Fathom Explores Cienfuegos and Santiago de Cuba
Photos by Jason Leppert
Returning home from a cruise to Cuba aboard Fathom’s Adonia makes one realize just how special an opportunity it is to travel to the once off-limits Caribbean country, and I am grateful to have had the chance to experience it with my best friend, whose father is, in fact, from Santiago de Cuba. Havana was great, and Cienfuegos along with Santiago de Cuba rounded out the historic itinerary.
The itinerary is still in its infancy and a number of onboard programs were recently added to enhance the shoreside experiences, namely “getting to know” port orientations and Cuban history sessions, which are contextually invaluable to getting the most out of your time spent in the three destinations. But like I’ve said before, a more detailed timeline of what to expect in each port would go a very long way as well.
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Of the two last ports, Cienfuegos is only featured for a half day, and that’s honestly an adequate amount of time. With its eclectic architecture, the downtown area has been classified as a UNESCO World Heritage Site, but the port lacks the overall character of Havana. That’s not to say there aren’t points of interest, however, because there are those, particularly the central courtyard and its views from above from a high cupola.
Among the people-to-people experiences enjoyed here is a choral concert performed in the Teatro Tomas Terry followed by a Q&A. The interior of the building is quite stunning with its French and Italian influences, and the singing was equally resonant with a sonic pool below the stage and talents to match. Departing from the port required sinuous maneuvers along tight waterways, and locals came out to see our ship, as we too gazed upon the sights with fervent curiosity.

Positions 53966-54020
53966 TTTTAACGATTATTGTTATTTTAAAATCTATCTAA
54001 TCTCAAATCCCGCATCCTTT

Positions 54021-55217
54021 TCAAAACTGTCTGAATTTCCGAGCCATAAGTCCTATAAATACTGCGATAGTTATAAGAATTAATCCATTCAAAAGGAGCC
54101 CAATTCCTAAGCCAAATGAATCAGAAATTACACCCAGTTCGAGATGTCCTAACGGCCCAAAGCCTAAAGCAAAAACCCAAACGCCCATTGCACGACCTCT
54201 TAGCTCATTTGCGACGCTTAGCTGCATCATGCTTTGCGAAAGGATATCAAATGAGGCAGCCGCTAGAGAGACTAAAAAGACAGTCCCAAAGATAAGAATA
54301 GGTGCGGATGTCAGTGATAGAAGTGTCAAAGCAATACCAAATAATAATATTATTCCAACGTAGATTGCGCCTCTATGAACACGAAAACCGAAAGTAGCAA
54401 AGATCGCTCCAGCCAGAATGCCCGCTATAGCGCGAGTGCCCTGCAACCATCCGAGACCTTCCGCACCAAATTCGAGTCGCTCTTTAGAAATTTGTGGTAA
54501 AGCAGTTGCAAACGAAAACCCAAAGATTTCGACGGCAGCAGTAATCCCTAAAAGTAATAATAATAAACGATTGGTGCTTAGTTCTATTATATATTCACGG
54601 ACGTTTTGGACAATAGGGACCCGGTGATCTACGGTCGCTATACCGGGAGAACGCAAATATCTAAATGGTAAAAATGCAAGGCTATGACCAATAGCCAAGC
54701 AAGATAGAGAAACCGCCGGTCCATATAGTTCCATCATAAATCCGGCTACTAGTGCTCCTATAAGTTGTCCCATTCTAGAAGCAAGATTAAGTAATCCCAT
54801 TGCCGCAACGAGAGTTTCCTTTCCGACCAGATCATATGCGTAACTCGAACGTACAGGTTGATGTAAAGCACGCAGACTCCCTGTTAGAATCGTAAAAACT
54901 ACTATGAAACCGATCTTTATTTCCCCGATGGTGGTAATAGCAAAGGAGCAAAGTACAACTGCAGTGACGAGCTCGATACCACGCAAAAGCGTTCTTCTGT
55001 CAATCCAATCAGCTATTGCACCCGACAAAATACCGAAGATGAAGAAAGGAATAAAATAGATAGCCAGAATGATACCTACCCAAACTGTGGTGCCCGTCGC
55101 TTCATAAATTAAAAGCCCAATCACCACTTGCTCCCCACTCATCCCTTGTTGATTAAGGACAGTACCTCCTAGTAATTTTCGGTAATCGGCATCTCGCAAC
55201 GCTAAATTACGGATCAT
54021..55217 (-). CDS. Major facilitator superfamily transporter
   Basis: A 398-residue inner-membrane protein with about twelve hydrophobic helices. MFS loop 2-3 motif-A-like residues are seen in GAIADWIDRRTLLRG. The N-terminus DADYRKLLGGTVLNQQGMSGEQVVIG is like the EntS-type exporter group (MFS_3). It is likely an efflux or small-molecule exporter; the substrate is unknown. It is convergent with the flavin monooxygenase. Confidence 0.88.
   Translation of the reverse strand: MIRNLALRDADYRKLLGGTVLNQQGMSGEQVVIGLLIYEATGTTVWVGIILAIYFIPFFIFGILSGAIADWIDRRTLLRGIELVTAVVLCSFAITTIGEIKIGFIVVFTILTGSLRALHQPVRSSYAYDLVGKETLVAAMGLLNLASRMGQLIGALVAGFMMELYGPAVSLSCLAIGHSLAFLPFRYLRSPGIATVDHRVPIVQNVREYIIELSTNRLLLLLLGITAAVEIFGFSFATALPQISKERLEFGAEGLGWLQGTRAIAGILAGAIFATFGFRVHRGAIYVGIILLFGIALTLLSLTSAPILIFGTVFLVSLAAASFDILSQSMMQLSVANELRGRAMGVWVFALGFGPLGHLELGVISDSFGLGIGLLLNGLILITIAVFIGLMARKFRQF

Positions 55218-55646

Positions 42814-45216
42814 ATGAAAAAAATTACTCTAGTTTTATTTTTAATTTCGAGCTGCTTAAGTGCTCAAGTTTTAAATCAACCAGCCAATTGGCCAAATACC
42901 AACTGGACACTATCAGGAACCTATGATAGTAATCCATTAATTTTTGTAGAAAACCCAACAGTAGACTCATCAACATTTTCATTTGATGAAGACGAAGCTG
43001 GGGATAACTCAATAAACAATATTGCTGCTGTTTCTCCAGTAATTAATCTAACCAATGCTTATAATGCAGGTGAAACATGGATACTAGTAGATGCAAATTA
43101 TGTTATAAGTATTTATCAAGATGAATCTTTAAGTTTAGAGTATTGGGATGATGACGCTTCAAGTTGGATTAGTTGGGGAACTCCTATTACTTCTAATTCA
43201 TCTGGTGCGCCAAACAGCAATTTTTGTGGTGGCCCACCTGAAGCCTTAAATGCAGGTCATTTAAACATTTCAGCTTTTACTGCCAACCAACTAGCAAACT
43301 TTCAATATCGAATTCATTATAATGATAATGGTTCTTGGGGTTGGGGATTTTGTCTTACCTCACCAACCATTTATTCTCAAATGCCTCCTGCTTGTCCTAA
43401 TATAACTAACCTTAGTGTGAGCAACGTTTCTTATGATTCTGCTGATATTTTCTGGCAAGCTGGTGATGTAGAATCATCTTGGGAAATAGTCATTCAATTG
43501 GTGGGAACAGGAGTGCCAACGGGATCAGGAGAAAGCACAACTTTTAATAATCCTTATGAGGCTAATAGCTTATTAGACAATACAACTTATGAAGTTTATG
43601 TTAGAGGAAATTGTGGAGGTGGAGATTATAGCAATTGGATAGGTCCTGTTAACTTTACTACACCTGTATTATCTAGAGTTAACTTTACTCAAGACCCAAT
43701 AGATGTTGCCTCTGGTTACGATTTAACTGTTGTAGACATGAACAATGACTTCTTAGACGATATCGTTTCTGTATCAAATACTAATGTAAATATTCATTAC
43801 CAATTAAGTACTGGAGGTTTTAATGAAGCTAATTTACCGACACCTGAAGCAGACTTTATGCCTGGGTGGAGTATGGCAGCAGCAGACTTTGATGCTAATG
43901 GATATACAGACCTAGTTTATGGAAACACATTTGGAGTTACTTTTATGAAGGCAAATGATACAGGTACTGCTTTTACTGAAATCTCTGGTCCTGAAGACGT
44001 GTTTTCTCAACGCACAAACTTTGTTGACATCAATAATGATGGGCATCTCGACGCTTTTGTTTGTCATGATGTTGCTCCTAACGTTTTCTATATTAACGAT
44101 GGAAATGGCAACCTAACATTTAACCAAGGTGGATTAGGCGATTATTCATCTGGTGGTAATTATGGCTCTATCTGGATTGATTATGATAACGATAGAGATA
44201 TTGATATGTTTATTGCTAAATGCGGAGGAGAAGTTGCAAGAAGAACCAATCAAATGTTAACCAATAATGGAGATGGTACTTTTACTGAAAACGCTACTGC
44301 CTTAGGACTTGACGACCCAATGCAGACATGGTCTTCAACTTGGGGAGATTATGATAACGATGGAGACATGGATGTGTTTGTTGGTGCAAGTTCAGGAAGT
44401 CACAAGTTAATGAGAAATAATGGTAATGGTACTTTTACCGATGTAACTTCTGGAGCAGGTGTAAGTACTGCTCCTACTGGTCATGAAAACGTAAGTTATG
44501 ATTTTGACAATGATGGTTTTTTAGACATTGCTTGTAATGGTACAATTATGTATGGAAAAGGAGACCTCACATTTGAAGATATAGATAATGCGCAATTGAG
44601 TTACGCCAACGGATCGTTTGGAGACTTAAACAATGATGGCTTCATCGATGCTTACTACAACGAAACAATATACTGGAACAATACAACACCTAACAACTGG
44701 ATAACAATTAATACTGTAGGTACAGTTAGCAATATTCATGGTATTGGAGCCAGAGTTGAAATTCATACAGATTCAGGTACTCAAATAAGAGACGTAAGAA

Santiago de Cuba was a more interesting stop in our opinion, one we felt would be better served with two days over the brief stop in Cienfuegos. There was much to be seen during the full day tour and each stop served to whet our appetite for wanting more time in each. Still, this was also the hottest port along the way, so any more time would account for more wilting in the hot sun and steamy humidity. The sights, of course, more than make up for the undesirable weather, but do bring lots of water, sunscreen and shade if you can.
Opening the day’s activities was a dramatic song and dance performance by Cutumba and Macumba, in air conditioning thankfully, that was entirely in Spanish, testing our deciphering skills but abstractly understood enough in pantomime as well. A Q&A followed for even more cultural immersion.
Meanwhile, a stop at the city center and Catedral de la Ciudad shone a light on Cuban architectural delights once more with the church curiously situated above storefronts and always surrounded by classic American muscle cars. A visit to Santa Ifigenia Cemetery also showcased the magnificent tomb of Jose Marti and the ceremonial changing of its guard.
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But the highlight of the day was another UNESCO World Heritage Site in the form of Castillo de San Pedro de la Roca (also pictured in the header above), a coastal terraced fort perched above a spectacular cave system that is in many ways even more imposing than El Morro in San Juan, Puerto Rico. Its sweeping vistas are stunning from above, and passing closely by its base onboard in the afternoon is a perfect sendoff to the excellent Cuban experience uniquely afforded by a Fathom cruise.
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